|Title||Moving beyond words: therapeutic discourse and ethical problematization|
The operation of power within psychotherapeutic practice is explored in this article through an analysis of radio therapeutic discourse. A Foucauldian methodological approach is adopted where the operation of power is conceptualized in terms of practices concerning the constitution and regulation of the self and which employs the analytics of problematization and ethical self-formation. Ten complete calls were examined for the effect of therapeutic intervention on callers' accounts of their problems; two calls are reported in detail. It was found that through therapeutic problematization callers' worries were restructured so that the locus of concern was shifted towards the caller's relationship with themselves (that is towards an ethics orientation), in particular providing the means through which callers might regulate their own behaviour and normalize their future possible conduct. In this way callers were invited to account for themselves as both the target of and the responsible agent in their own cure. Thus power is linked with psychotherapeutic practice - in this setting - through the production of certain kinds of person with certain kinds of responsibilities. Finally, it is argued that here the psychotherapeutic process is more moral than 'psychological' and that the ethical operation of therapeutic discourse is linked to our contemporary 'therapeutic' moral order.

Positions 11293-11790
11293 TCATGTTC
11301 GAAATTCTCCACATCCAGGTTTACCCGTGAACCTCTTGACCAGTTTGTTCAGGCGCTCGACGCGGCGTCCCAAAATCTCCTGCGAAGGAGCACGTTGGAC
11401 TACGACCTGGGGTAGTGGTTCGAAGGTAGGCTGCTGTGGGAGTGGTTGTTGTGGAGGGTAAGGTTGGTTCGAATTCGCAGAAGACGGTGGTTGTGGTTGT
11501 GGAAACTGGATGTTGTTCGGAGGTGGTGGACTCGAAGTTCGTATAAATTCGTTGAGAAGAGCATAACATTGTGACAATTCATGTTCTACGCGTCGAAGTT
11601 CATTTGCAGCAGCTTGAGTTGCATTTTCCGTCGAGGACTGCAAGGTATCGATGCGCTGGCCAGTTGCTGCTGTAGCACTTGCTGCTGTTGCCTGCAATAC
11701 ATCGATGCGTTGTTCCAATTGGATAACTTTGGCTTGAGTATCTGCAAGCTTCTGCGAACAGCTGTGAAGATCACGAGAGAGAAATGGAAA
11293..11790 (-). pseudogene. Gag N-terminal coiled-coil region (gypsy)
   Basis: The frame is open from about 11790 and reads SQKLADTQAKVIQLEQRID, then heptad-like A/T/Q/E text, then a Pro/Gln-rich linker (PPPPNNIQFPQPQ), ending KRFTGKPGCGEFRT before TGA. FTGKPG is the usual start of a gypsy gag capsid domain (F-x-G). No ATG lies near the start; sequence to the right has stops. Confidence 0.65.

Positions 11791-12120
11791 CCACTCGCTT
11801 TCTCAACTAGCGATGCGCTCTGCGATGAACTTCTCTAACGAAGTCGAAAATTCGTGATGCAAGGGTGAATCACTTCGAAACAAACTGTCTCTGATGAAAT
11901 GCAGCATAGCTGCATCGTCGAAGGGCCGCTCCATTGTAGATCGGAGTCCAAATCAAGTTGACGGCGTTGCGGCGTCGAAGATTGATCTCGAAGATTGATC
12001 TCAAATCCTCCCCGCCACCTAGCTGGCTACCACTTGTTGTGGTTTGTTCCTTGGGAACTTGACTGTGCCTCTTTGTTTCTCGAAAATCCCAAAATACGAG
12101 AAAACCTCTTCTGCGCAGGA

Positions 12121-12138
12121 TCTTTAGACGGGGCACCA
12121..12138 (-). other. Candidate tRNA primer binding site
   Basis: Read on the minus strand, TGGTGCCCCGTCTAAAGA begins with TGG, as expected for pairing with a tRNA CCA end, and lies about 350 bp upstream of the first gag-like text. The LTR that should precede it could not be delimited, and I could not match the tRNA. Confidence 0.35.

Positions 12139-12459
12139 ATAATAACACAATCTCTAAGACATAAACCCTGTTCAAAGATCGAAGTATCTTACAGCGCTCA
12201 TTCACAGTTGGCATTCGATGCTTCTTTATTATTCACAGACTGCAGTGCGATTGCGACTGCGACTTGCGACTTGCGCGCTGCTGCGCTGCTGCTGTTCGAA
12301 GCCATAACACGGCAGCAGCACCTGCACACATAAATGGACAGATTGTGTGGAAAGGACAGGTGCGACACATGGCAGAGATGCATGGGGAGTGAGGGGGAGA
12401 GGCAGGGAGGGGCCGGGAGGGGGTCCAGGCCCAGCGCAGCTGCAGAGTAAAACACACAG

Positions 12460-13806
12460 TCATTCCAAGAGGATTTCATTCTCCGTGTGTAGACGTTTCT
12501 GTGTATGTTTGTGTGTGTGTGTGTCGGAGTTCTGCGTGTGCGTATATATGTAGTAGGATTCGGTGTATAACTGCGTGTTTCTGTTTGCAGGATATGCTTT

(Reprinted by permission of Sage Publications Ltd from Hodges, Ian, Moving beyond words: therapeutic discourse and ethical problematization. Â© 2002 SAGE Publications)
|Keywords||Audience participation, discourse analysis, Foucault, moral order, power, radio phone-in, talk-back radio, therapeutic discourse|
|Journal citation||4 (4), pp. 455-479|
|Digital Object Identifier (DOI)||https://doi.org/10.1177/1461445602004004025|
|Web address (URL)||http://dis.sagepub.com/cgi/content/abstract/4/4/455|